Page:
16

The mishna in Y'vamos (6:4) indicates that a widow is forbidden to a Kohein Gadol whether she was a widow only from erusin (when intimacy was still forbidden) or whether she was a widow even from nisu'in: כוהן גדול לא יישא את האלמנה--בין אלמנה מן האירוסין בין אלמנה מן הנשואין. This is quoted as halacha by the Rambam (Hil. Isurei Bi'ah 17:11): אלמנה ...


15

The Shulchan Aruch discusses this issue (Even HaEzer 76). In Seif 3, he comments regarding the standard onot as fixed by profession: בד"א, במי שגופו בריא ויכול לקיים העונה הקצובה לו, אבל מי שאינו בריא אינו חייב אלא לפי מה שאומדין אותו שיכול לקיים. ‏ In what situation do [the above times] apply? For someone who's body is healthy and is able to ...


15

From this Chabad article the restrictions on whom a Kohen can marry are: A kohen may not marry a ge’rusha (divorcee), chalalah (woman of defective kohen status), zonah (woman who previously violated certain sexual prohibitions), giyoret (convert) or chalutzah (a Levirate widow). If he does marry any of them, their children likewise become chalalim....


15

The Rama (EH 1:3) writes that nowadays we are not accustomed to force people to get divorced over this issue. The Bet Shemuel (1:7) there adds that in such a case the husband may divorce his wife against her will if he chooses to, without worrying about the Cherem of Rabbeinu Gershom.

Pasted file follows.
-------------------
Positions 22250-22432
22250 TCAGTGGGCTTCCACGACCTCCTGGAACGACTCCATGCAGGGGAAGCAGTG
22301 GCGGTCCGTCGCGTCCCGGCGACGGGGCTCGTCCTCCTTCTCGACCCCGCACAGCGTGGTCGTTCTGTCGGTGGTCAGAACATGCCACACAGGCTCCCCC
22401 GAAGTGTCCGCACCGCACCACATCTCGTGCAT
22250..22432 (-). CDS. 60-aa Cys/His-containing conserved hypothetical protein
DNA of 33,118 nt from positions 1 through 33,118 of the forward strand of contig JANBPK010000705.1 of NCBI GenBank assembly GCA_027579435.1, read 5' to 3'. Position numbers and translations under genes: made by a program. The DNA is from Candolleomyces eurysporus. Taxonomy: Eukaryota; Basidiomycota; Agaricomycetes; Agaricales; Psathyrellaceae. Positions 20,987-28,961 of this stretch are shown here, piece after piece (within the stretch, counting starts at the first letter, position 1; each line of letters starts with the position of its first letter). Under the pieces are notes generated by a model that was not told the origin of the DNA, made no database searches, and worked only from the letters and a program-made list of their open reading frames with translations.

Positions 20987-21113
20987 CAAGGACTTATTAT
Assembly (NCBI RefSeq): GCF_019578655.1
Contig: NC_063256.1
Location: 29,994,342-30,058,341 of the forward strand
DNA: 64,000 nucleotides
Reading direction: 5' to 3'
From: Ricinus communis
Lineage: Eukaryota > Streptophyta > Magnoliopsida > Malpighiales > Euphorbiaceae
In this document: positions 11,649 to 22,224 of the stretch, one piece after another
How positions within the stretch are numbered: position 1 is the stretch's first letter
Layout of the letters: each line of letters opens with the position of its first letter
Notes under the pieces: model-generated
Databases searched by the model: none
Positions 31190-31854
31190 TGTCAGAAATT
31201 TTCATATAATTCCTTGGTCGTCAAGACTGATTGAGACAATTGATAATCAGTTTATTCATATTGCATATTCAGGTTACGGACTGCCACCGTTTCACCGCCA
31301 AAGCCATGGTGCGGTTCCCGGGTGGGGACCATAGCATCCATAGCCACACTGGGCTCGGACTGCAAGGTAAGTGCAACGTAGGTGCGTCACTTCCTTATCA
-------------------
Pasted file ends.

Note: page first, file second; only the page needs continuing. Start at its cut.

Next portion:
15

As I understand it, if a Kohen is certain that his wife was violated by another man, their union is now prohibited and a divorce would be needed. A kohen is prohibited from being married to an isha zonah, which the Talmud defines as a woman who has had relations with any man -- regardless of her choice in the matter! -- other than her husband, with the ...


15

First things first, You're human. You can't help being attracted to women, Gd made you that way. Only the whens and wheres are your responsibility. Also remember that this area is a very difficult one to conquer, so don't get down on yourself if you fail to climb Everest the first few, or dozen, or hundred times. Getting a warning beforehand helps, so you ...


15

In the Tzavaos of Rabbi Yehuda HaChasid #25 seen here he says two brothers should not marry two sisters. See note #37 (#32 in the linked edition) from Rabbi Reuven Margolis quoting the Noda Biyehuda Even HaEzer 79 who brings cases in the gemara where we see this was not something they adhered to. EDIT: To clarify the issue and for those who don't know, ...